Courts have recognized since 1973 that a woman in the United States has a fundamental right to terminate a pregnancy in its early stages (as a component of the liberty guaranteed in the two Due Process Clauses). The notion of “abortion on demand,” however, has never been embraced by federal courts; it’s a political invention designed to inflame the ignorant. In Roe v Wade, the US Supreme Court paid considerable heed to the government’s interests in a) regulating abortion procedures to ensure safe medical outcomes, and b) protecting the life of the unborn, particularly after the point of fetal viability. The Court has continued to recognize the weightiness of those interests ever since.
So to call the Supreme Court — or anyone else, really — “pro-abortion” is unfair and arguably absurd. No matter how graphically right-wingers, in their politico-religious fever dreams, conjure images of liberals gorging on baby parts, the question has never been how to make abortions more common. The question hasn’t been about the advisability or morality of the issue at all; it’s been about the proper role of government in this sphere of citizen life. Put another way, the question isn’t whether a woman should have an abortion, but who has jurisdiction over the question whether a woman should have an abortion — the woman or the state.
No fair-minded lawyer will tell you that federal courts have got this issue neatly hemmed in. But courts have tried to create a manageable framework for addressing it. In a nutshell, after the point of fetal viability (that currently sits somewhere around week 23 or 24 of the 9-month pregnancy), the government may (but doesn’t have to) ban abortions altogether, as long as the government provides an exception for the preservation of the health of the pregnant woman (there’s an exception to this exception, but it’s not important here).
Before the point of viability, the government may place reasonable restrictions on access to abortion procedures, but it may not place an undue burden on the right of a woman to have an abortion. An undue burden is a substantial obstacle, and in a recent case, the Supreme Court clarified that when the burden outweighs any purported (or pretextual) medical benefit, the burden is undue.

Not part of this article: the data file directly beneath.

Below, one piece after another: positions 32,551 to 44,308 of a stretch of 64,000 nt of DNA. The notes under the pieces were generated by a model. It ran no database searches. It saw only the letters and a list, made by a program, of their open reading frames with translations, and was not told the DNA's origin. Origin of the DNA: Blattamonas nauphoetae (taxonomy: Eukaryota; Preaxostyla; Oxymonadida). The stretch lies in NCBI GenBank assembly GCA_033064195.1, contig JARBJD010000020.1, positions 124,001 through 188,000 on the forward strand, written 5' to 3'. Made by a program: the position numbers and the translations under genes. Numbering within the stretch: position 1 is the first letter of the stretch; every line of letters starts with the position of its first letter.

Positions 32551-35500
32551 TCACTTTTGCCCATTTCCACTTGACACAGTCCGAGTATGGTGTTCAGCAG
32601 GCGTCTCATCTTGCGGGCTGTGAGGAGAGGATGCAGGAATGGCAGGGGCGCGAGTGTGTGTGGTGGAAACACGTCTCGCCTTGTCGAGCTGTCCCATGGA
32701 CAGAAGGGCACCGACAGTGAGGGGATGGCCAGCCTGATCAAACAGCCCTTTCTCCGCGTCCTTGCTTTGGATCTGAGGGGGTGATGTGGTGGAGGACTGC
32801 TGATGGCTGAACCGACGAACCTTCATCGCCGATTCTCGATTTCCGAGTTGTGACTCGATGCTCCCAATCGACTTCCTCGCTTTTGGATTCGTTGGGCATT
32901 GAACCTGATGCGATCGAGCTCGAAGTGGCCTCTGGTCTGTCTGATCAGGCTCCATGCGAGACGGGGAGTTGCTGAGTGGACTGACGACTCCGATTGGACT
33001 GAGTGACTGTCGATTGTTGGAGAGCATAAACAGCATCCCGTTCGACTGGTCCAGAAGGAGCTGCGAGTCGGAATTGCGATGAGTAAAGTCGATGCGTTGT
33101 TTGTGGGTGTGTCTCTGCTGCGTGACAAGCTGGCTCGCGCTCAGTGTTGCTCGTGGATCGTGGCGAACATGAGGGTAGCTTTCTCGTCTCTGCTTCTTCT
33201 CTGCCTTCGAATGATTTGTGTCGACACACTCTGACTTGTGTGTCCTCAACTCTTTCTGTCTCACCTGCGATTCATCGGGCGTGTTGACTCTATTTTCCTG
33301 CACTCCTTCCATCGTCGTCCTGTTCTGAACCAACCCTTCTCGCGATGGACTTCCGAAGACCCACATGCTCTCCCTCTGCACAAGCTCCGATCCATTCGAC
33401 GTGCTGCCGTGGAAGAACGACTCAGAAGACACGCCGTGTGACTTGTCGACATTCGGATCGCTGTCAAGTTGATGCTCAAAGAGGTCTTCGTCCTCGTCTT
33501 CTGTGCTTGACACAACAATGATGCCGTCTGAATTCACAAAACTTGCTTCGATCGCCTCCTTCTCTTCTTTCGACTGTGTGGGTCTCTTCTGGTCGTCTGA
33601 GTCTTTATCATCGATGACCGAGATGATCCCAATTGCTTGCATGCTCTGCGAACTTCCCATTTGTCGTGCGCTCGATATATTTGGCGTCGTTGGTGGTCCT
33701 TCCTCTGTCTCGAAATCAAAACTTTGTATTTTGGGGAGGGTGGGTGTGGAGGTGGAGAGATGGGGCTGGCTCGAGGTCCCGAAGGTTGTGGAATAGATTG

There: that was “The Abortion Right 101.” Now let’s get to the issue of minors. Courts have ruled that minors, too, have a right to terminate an unwanted pregnancy early in the gestational term. But that right runs headlong into another right courts honor: the right of a competent parent to the care, custody, and control of his or her minor children.
In an effort to accommodate both, courts have allowed states to enact “parental notification” laws — the requirement that a minor who is pregnant tell her parent or parents and obtain consent before having an abortion — but also applied the undue-burden test to vindicate the rights of pregnant minors, especially since a pregnancy might result from bad parenting — ranging from merely neglectful to criminally liable.
To that end, the Supreme Court has ruled that a parental-notification law is an undue burden unless it contains a “judicial bypass,” a fancy term for a way to get around parents by going to a judge. This procedure — the judicial bypass — was meant to be a mechanism to protect a minor from her own parents when necessary. It was not intended to be a vehicle for the state to humiliate, shame, or badger a pregnant minor.
But here’s what Alabama did with it:
Alabama legislators in 2014 changed the state’s process for girls who can’t or won’t get their parents’ permission for an abortion to obtain permission from a court instead. The new law empowered the judge to appoint a guardian ad litem “for the interests of the unborn child” and invited the local district attorney to call witnesses and question the girl to determine whether she’s mature enough to decide.
A federal magistrate judge struck down this Alabama law, reasoning that since it was designed to place an obstacle in the path of a minor seeking an abortion rather than to provide safe harbor for the child of neglectful or abusive parents, it constitutes an undue burden.
It’s a safe bet that the Supreme Court, as it is currently constituted, will uphold the magistrate’s ruling by a 5-4 vote. But those who just couldn’t get over that email server and had to sit out 2016 (or vote for Jill Stein) will have only themselves to blame if and when Donald J. Trump (or Mike Pence) flips the seat of an octogenarian justice (Ruth Bader Ginsburg, Anthony Kennedy, or Stephen Breyer), paving the way for states like Alabama to enact laws like this.